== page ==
A credit score may only be three digits, but that number is a big deal—it can sometimes determine the course of your life. From a lender’s perspective, your credit score indicates how likely you are to repay debts in a timely manner. We spoke to Farnoosh Torabi, host of the popular financial podcast So Money, for valuable tips on getting ahead of the game and establishing and preserving good credit.
WHAT THE SCORE MEANS TO YOU
Your credit score is a major personal financial indicator that ranges anywhere between 300 points (the lowest) and 850 points (the highest). Torabi suggests aiming for a score in the mid-700s and up. Higher credit scores will earn you the best interest rates on loans. Additionally, you should pay close attention to the major factors that can harm your credit score:
- Applying for several credit cards within a short period of time
It’s important to monitor your credit score regularly. It’s an urban legend that requesting to see your score can harm it. “A so-called ‘hard inquiry’ from a bank or credit issuer can potentially ding your score, but only if there are multiple hard inquiries on your credit. Checking your score yourself is totally fine and I highly encourage it at least once a year,” Torabi adds. “And for what it’s worth, a new survey from Chase Slate1 finds that Millennials are the best at reviewing their scores regularly, more so than Gen Xers and Baby Boomers.”
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"Checking your score yourself isESTABLISHING CREDIT
Every financial journey begins somewhere. Consider applying for a credit card to start building credit. “Just know that if you’re a credit newbie, you probably won’t qualify for a card with a very high credit limit. Banks and credit issuers want to be sure you can handle it, so they’ll probably start you off with a smaller limit,” says Torabi. She suggests applying for a card at your local credit union, where it may be easier for someone with little to no credit history to get approved. “No matter what card you open, it’s critical that you maintain a low debt balance and pay your balance off in full each month,” Torabi advises. Missing a payment heavily impacts your score—it can set you back 50-100 points, depending on how delinquent you are. Don’t let this scare you too much though. Time does heal all wounds (or at least some). Torabi explains, “If you’re 30 days past due, that’s not as severe as being several months past due and in collections, but it’s still going to take some time and regularly paying off your bills in full and on time to repair your credit.”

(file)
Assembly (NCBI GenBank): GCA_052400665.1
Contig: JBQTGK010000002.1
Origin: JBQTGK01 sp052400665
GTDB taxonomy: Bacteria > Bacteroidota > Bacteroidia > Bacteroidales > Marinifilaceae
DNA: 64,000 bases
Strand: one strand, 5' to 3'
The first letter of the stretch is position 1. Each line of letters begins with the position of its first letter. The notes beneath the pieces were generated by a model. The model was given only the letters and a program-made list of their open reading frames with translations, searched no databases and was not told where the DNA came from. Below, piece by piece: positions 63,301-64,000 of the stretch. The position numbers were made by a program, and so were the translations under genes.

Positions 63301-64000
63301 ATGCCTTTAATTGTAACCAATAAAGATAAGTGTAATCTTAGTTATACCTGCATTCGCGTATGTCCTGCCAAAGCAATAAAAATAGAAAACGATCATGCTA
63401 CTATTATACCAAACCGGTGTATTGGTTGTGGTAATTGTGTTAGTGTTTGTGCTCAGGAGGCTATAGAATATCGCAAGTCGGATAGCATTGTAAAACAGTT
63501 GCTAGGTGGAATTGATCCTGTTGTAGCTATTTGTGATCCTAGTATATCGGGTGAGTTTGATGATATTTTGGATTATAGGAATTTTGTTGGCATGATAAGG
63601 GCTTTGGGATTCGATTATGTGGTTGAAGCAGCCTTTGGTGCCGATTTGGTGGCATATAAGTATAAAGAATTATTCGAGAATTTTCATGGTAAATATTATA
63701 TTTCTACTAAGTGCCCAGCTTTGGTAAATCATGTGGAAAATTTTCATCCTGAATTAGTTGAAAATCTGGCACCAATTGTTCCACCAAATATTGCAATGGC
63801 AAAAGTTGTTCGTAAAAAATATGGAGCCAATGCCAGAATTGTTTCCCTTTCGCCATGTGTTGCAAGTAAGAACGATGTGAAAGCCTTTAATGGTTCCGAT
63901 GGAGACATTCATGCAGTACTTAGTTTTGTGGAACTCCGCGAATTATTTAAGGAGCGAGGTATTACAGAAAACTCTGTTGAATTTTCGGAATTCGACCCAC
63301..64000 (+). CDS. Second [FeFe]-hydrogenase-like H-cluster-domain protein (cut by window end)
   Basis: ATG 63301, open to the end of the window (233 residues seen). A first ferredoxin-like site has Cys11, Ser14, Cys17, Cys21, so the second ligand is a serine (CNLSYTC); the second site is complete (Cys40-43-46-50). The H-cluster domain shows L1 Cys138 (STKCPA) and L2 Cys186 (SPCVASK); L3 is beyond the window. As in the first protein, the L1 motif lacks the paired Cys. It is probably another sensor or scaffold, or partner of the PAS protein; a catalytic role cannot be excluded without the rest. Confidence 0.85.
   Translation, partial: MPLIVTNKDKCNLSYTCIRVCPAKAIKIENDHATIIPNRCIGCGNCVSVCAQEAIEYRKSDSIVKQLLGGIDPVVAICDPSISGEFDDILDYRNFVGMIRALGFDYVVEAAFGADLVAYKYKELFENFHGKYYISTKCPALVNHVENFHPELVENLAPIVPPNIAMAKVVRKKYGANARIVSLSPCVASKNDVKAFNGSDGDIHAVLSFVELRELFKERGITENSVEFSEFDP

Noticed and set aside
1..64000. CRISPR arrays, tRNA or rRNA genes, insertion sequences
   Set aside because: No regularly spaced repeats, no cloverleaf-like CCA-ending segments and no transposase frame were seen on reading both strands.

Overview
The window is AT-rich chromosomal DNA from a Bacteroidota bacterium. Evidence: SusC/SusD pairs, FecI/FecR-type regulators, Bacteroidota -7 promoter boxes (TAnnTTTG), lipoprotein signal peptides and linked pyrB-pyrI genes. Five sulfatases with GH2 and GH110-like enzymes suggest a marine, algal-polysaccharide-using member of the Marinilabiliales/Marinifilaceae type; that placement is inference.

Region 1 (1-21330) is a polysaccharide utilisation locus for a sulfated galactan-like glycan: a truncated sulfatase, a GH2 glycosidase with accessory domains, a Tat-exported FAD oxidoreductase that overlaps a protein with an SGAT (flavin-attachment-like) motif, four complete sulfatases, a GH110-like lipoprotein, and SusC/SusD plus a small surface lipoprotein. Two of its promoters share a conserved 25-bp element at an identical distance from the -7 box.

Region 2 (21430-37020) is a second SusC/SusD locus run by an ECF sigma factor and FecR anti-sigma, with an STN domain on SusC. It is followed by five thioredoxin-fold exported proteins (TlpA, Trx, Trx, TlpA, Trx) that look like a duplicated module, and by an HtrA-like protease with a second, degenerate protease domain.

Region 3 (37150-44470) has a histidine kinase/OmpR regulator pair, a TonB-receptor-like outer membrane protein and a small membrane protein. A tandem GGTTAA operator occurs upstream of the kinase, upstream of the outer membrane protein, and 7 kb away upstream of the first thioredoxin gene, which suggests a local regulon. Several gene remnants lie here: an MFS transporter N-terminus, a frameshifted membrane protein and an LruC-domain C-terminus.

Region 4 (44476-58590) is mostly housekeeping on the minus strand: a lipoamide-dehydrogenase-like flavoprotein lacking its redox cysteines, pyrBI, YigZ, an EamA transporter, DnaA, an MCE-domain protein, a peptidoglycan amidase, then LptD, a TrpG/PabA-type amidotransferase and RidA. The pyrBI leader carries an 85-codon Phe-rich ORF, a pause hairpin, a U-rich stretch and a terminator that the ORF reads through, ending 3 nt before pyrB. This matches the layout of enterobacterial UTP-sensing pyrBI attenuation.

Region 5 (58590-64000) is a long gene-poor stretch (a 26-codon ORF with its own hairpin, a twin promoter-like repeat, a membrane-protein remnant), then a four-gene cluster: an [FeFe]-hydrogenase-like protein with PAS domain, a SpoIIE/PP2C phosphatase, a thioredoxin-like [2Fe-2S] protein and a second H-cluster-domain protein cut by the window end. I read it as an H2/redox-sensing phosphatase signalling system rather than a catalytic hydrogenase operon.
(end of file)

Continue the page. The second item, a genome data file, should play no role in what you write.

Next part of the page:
There are several other ways to build credit, too. Aside from credit cards, you can also establish credit with student loans, a car loan, and even a mortgage.
MAINTAINING GOOD CREDIT
Staying on top of your credit score is equally important as building one. Torabi recommends a couple steps for sustaining a good credit history without stress.
- Pay your bills on time. Automate to avoid the stress of meeting payment deadlines. You can link your checking account to your credit card account, automatically paying off the balance each month. Torabi says, “This requires that you don’t overspend on the credit card and maintain enough cash in your checking account to cover the monthly expenses.”
- Keep your debt balance to no more than 30% of your available credit limit. This is extremely important to keep in mind, as this ratio is the second greatest factor in determining your credit score. If the sum of all your credit card limits is $10,000, aim to keep your total balance to $3,000 or less at all times. Maxing out your cards signals that you might be overspending and having financial troubles and your credit score can suffer, as a result.
Most credit cards and banks have mobile apps, which make it extremely convenient to check your balance regularly and on the go. Some may even offer to let you review your credit score once a month. Take advantage of all the tools and resources available to you. Proactively monitoring your finances and your credit is a smart way to manage your money and will ultimately be helpful when making a larger purchase, like a home. It’s important to remember that missteps, like late or missed payments, can stay on your credit report for up to seven years. Your credit history follows you around, and in the financial world, your credit score is one of the most important numbers attached to your name.